Voles only dig very tiny holes as access to their burrows. They eat grass and wildflowers; I have never had a problem with them attacking trees or any food plants. Again, while I have many voles, I also have many wildflowers for them to eat.

Field mice are a similar story to voles.

Chipmunks are diurnal. They make a mess but, like squirrels, dig holes rather than trenches. I cannot stand chipmunks or squirrels. Those two animals, along with raccoons, are the only animals I consider to be pests due to their destructiveness, but that is as much to do with their gnawing as their digging.

Foxes will dig if they are after prey, like a vole or mouse, or are digging their den but otherwise will not dig. They are rarer than they used to be in the southeastern United States; they have been displaced by coyotes. If you have foxes in your area, they will probably prey on the squirrels and chipmunks. I have watched foxes hunt squirrels so masterfully that those foxes never had any need to dig for their dinner.

There are no badgers in Middle Tennessee. Like where I live, Middle Tennessee is too far south and east to be in their range. If we had badgers, they would probably make a mess of the place with their digging, but it would likely be in the form of big tunnels.

I hope this helps anyone who is dealing with digging animals.

Triloba Tracker

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Re: What varmint could this be?
« Reply #16 on: April 09, 2020, 10:18:53 AM »
Very helpful, Dubya......thank you

Triloba Tracker

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Re: What varmint could this be?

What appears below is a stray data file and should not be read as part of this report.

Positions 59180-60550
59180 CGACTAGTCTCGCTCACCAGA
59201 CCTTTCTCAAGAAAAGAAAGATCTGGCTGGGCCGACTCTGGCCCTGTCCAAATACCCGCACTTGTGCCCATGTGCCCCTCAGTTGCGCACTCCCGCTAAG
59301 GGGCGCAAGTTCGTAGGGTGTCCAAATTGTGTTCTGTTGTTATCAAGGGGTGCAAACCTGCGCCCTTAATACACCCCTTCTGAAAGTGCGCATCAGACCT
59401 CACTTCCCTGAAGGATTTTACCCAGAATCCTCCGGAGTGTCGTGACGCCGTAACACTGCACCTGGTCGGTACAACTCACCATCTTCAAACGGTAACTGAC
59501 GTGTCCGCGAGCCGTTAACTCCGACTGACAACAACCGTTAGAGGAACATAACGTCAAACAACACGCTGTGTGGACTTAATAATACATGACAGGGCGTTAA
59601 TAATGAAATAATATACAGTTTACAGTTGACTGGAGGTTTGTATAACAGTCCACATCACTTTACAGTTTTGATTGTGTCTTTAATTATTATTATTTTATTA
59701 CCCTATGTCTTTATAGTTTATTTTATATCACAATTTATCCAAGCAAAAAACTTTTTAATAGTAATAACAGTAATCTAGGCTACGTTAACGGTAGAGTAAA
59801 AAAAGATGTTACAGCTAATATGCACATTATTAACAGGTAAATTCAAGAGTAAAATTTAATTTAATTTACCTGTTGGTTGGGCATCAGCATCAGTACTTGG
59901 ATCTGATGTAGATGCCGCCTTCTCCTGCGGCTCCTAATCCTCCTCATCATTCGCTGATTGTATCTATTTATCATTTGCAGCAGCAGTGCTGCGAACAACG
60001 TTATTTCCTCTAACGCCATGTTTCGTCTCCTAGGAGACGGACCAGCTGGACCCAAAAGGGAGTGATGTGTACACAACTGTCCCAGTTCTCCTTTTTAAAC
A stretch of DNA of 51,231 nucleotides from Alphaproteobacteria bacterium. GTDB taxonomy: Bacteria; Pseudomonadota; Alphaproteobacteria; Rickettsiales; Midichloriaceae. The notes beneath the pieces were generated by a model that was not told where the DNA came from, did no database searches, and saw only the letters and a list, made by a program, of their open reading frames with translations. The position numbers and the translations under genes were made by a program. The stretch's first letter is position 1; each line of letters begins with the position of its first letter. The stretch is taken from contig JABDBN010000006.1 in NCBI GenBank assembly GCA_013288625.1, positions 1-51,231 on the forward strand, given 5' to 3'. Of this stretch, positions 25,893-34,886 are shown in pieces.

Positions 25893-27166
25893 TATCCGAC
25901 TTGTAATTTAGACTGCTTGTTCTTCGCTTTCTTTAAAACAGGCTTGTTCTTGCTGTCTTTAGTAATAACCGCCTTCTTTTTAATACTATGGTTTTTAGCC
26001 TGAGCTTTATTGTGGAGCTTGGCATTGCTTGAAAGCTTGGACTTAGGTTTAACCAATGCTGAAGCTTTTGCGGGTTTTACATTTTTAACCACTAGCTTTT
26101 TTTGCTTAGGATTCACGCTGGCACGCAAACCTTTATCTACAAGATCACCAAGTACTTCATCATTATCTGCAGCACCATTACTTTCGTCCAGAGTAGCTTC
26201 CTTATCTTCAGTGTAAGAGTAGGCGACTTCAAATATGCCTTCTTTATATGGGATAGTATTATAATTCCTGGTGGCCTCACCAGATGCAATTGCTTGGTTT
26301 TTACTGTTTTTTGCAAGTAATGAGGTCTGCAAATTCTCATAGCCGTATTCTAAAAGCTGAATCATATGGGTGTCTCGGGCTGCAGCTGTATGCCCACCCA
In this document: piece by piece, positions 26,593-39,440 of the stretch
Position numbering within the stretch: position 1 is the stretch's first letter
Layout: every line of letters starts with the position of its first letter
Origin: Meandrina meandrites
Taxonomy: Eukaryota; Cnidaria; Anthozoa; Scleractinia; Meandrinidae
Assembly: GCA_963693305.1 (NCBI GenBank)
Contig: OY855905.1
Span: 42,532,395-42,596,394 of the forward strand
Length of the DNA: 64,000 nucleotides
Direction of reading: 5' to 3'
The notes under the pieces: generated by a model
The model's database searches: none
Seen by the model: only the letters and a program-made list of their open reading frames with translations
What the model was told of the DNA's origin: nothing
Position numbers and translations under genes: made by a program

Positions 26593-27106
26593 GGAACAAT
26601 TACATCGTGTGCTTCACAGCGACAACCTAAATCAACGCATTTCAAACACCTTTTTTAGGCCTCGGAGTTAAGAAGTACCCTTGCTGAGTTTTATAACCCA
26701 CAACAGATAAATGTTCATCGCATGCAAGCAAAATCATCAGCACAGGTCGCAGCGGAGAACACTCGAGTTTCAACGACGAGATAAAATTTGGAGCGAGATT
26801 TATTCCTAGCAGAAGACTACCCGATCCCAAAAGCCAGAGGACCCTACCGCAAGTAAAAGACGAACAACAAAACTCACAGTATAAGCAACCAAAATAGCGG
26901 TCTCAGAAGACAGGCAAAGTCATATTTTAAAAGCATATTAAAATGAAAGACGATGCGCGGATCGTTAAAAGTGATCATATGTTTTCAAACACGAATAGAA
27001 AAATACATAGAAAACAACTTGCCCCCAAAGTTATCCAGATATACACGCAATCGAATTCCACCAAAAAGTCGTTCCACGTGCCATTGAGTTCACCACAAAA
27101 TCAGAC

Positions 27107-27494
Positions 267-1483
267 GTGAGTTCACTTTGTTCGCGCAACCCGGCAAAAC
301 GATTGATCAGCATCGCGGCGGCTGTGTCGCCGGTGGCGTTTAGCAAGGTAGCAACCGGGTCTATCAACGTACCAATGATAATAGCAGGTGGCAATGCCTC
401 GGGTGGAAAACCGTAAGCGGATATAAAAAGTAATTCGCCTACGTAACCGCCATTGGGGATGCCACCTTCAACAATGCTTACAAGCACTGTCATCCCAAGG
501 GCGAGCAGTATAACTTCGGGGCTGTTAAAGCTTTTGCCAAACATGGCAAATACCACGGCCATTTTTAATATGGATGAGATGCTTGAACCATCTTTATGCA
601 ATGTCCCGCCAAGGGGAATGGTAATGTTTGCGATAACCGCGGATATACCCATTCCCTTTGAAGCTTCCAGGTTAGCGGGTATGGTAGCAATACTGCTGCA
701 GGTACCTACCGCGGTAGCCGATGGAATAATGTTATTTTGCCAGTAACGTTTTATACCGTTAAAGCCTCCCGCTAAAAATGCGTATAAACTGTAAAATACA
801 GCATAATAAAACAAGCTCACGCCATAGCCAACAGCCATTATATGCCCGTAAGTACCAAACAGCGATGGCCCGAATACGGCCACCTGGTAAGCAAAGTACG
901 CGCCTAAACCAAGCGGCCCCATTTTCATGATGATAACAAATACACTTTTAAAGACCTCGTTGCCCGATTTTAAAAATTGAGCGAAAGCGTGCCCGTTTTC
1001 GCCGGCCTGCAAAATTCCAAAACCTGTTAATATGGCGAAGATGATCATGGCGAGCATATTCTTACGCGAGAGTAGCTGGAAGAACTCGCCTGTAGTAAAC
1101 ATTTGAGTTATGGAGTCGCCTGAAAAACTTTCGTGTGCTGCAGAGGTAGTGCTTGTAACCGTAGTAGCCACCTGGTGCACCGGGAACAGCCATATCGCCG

« Reply #17 on: June 16, 2020, 12:10:47 PM »
https://youtu.be/W5-xkYioYng

About 40 seconds into the vid, I show some of the damage of these varmints....

NateTheGreat

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Re: What varmint could this be?
« Reply #18 on: June 17, 2020, 12:03:21 AM »
Maybe feral pigs?

Triloba Tracker

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Re: What varmint could this be?
« Reply #19 on: June 17, 2020, 09:24:46 AM »
Maybe feral pigs?

Boy, I hope not  That would be a first for my neighborhood surely

NateTheGreat

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Re: What varmint could this be?
« Reply #20 on: June 17, 2020, 10:20:07 AM »
I thought of it when you said in your video that they come through every few weeks and do the damage in one night. I think there'd be some hoofprints though.

Triloba Tracker

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Re: What varmint could this be?
« Reply #21 on: June 17, 2020, 02:31:08 PM »
I thought of it when you said in your video that they come through every few weeks and do the damage in one night. I think there'd be some hoofprints though.
It's all good.
yeah, i don't think we have them around here.
No, there are no discernible footprints of any kind. I need to just buy a stupid camera :)  Not that I know what I can do about it other than try to trap them. But if it's possums, there are an endless supply. That'd be a losing battle.